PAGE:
Americans are big on making New Year’s resolutions, and saving money is quite often on the list. How are you progressing with your goals?
A recent survey by AARP found that 60 percent of U.S.adults resolved to save money in 2019, but a little over two months into the new year, roughly 75 percent of those making that resolution were failing to live up to the promise. The survey was conducted online in March and included 1,500 adults, ages 35 and older.
The report said women and men are equally likely to say they have made a resolution to save, but women struggled more to keep pace with the goal. A little more than half of the women have already failed to stay on track of their savings goal. This compares with 35 of men who have not kept up with their goal.
Less than half (48 percent) of those who resolved to save in 2019 are confident that they can do it by year’s end. Men were more likely (54 percent) to say they can achieve it, while 43 percent of women were optimistic. Those age 65 and over (58 percent) were more confident that their goal is achievable.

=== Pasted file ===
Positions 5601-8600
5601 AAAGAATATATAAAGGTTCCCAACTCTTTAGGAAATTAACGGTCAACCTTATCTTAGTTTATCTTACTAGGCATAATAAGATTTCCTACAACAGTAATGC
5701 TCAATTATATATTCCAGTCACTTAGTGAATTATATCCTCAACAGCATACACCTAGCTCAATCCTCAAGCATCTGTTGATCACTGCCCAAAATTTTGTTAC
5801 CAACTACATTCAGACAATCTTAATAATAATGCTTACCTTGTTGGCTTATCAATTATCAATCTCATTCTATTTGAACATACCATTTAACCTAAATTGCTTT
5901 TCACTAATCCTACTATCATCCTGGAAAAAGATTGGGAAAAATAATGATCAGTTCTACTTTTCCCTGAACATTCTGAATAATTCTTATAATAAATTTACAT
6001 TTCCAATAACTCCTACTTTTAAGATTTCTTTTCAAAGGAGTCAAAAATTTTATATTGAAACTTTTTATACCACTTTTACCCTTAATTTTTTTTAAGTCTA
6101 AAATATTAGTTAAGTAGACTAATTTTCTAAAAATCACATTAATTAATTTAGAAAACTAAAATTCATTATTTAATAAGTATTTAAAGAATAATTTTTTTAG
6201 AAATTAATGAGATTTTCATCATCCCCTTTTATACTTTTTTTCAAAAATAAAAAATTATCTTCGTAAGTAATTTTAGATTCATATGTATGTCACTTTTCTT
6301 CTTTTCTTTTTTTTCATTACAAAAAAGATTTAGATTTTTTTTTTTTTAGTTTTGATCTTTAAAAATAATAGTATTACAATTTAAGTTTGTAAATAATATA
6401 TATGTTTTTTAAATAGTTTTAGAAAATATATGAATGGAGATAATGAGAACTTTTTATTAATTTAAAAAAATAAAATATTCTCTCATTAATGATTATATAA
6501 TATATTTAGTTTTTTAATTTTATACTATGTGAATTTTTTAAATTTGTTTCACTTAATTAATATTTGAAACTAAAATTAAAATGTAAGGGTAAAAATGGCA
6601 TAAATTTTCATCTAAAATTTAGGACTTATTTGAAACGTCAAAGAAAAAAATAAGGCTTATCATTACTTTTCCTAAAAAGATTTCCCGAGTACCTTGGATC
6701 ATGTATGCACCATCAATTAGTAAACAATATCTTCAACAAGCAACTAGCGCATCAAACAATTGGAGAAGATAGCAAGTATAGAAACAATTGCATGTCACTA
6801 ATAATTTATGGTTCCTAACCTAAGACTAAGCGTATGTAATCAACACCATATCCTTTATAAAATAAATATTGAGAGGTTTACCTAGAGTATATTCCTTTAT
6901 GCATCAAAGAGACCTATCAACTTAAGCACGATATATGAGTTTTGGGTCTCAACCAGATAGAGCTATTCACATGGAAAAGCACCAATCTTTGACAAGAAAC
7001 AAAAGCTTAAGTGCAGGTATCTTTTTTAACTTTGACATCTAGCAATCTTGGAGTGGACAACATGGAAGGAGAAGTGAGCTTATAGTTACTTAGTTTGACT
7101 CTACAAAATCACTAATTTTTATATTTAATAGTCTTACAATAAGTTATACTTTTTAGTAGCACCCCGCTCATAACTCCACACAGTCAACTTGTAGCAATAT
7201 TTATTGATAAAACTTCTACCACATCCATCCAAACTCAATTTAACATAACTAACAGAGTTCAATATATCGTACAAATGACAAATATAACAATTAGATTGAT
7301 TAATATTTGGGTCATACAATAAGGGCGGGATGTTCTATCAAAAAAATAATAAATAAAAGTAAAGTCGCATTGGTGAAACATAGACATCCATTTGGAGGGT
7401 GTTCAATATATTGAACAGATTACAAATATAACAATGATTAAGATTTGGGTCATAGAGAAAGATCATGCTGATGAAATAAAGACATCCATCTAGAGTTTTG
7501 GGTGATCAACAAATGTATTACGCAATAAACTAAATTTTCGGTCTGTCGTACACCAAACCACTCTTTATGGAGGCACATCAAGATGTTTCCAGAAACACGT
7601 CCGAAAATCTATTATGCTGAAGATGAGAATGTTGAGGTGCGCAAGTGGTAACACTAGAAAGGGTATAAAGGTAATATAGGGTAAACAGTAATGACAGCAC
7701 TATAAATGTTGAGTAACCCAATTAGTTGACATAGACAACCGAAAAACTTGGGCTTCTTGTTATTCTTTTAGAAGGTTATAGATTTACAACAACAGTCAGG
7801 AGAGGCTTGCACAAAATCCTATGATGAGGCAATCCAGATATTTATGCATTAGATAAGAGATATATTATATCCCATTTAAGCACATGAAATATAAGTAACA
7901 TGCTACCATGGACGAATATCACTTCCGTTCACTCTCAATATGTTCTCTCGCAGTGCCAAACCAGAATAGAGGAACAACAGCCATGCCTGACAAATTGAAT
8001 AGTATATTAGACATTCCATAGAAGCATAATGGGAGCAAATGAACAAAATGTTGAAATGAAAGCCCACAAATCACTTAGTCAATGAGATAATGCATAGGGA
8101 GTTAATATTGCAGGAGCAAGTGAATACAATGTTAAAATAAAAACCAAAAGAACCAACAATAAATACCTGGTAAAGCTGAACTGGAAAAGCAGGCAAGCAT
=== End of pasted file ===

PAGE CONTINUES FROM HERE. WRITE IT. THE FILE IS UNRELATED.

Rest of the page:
The most common savings resolutions respondents cited were building up an emergency fund (45 percent), saving for vacation (41 percent), paying off debt (37 percent), building up a retirement fund (35 percent), followed closely by home repairs and improvements (31 percent).
Both men and women expressed regret over not saving enough in general for retirement. A quarter of them said that is the biggest mistake they made. And while it ranked No. 1 for those 50 and older, credit card debt topped the list for those aged 35 to 49.
Another frequent mistake was taking on debt of some kind, including credit cards and loans the report said. It also noted that roughly three in 10 reported “a lot of regrets” about saving for retirement. One in five adults regret how they have managed their debt.
Respondents also voiced concern about their retirement savings overall. The report found that six in 10 said they are only “somewhat likely’’ or not “not at all likely’’ to have enough money if relying on their savings and Social Security. A majority of women (67 percent) and 51 percent of men said that they are somewhat likely or less to have enough money to cover their needs.
The report noted that adults ages 65 and over (49 percent) are less likely than those ages 35-49 (62 percent and those ages 50-64 (65 percent) to express doubts that they will be able to cover their needs.
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